Race between Scott and incumbent U.S. Senator Bill Nelson could be nation’s most expensive
♦By Rich Shumate, ChickenFriedPolitics.com
Scott’s decision, announced April 9 in Orlando, sets up what is likely to be a hard-fought and hugely expensive battle for Florida’s seat, with control of the Senate hanging in the balance.
Calling Washington “dysfunctional” and slamming “career politicians,” Scott called on Floridians to “stop sending talkers to Washington. Let’s send doers to Washington.”
“We shouldn’t be sending the same type of people to Washington. We should say we’re going to make change,” Scott said. “We can change Washington. We must change Washington. We will change Washington.”
The emphasis on changing the culture of Washington was a direct slap at Nelson, who has served in the Senate for 18 years after serving 12 years in the U.S. House.
Scott, who kicked off his campaign at a construction company that has expanded during his eight years in Tallahassee, also touted his record as a “jobs” governor, taking credit for creating 1.5 million new jobs and cutting taxes by $10 billion.
“People are flocking to Florida because this is where you can live the dream of this country,” he said. “Now, we’ve got to take that same mission to D.C.”
Scott, 65, a multimillionaire former for-profit hospital executive, was a political newcomer when he was first elected governor in 2010 after pouring more than $70 million of his own money into the race. He was re-elected by a narrow margin in 2014.
Nelson, 75, was first elected to the Senate in 2000 and won re-election easily in 2006 and 2012. He is one of just five Democrats representing Southern states, along with U.S. Senators Doug Jones of Alabama, Tim Kaine and Mark Warner of Virginia, and Joe Manchin of West Virginia.
Nelson and Machin, who both represent states President Donald Trump carried in 2016, are among the top Republican targets in the 2018 election cycle. Trump had been publicly urging Scott to run against Nelson.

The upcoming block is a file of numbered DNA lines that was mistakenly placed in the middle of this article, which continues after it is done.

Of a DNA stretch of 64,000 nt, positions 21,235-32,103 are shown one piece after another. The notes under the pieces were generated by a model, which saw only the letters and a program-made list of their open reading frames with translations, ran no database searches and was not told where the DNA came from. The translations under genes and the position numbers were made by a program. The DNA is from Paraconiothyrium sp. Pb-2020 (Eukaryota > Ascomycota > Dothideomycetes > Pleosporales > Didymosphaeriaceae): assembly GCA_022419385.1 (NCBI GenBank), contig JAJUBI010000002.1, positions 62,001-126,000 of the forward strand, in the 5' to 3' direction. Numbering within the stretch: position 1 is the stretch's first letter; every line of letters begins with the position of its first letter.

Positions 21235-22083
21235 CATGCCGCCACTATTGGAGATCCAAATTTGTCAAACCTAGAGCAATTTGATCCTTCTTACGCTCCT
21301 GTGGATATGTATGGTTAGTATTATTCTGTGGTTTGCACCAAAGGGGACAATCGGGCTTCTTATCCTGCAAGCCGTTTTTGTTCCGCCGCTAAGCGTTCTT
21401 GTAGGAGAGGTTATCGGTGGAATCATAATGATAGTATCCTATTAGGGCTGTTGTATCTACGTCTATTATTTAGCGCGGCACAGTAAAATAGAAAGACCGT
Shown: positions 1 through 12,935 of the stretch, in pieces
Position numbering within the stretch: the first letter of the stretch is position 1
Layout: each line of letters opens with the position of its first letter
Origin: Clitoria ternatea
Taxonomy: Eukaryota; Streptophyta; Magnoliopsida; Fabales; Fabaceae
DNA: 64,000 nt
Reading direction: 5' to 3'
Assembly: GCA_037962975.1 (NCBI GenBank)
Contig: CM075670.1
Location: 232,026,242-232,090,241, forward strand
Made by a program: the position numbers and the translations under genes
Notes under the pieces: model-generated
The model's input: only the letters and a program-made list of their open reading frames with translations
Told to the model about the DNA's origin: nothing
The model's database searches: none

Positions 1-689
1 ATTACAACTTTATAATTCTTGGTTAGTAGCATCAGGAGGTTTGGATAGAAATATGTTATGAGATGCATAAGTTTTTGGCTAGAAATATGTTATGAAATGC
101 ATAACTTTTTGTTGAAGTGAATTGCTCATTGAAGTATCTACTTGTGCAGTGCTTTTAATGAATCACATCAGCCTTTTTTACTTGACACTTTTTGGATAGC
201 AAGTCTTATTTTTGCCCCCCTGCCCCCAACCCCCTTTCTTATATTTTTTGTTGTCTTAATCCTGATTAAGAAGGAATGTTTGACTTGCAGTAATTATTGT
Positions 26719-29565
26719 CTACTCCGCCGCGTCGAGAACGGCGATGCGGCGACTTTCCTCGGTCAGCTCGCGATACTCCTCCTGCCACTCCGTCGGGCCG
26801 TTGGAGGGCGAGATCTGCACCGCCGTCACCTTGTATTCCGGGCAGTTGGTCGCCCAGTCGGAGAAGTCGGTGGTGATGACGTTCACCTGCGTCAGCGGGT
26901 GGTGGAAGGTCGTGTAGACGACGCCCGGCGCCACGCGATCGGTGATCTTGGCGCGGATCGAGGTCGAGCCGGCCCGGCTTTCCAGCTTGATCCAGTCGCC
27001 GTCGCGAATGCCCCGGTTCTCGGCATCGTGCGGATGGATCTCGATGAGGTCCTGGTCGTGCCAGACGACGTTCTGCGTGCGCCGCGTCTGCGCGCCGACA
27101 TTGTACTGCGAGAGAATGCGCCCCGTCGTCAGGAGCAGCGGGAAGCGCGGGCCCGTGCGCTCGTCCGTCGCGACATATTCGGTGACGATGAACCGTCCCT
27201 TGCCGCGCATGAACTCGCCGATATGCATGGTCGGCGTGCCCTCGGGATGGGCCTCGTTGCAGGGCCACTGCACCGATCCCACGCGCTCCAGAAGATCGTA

In response to Scott’s announcement, Nelson issued a statement saying he has “always run every race like there’s no tomorrow — regardless of my opponent” and adding that Scott “will say or do anything to get elected.”
“I’ve always believed that if you just do the right thing, the politics will take care of itself,” he said.
The race in Florida, a state that is closely divided politically and has 10 television markets, is expected to approach or break spending records, particularly because of the personal fortune Scott can bring to bear.
The most expensive Senate race in history was in Pennsylvania in 2016, where more than $160 million was spent by candidates and outside groups.
Democrats will no doubt try to tie Scott to Trump, which could have unpredictable results in what’s shaping up to be a Democratic year. Another wildcard will be the effect of Scott’s support for new restrictions on gun purchases that passed the Florida legislature after 17 people died in a mass shooting at a high school in Parkland.
The new restrictions have drawn the ire of the National Rifle Association and other gun-rights groups, although supporters of stronger controls on guns faulted the measure passed by Florida lawmakers for not going far enough.
Republicans current have a narrow 51-to-49 seat advantage in the Senate, which means all of the seats up in 2018 could be pivotal in deciding which party is in control.
Among Southern seats, Democrats’ best targets are in Texas, Tennessee and a special election for a vacant seat in Mississippi. For Republicans, Nelson and Manchin are at the top of the target list, with an outside shot at Kaine.
No other Southern states have Senate races this year.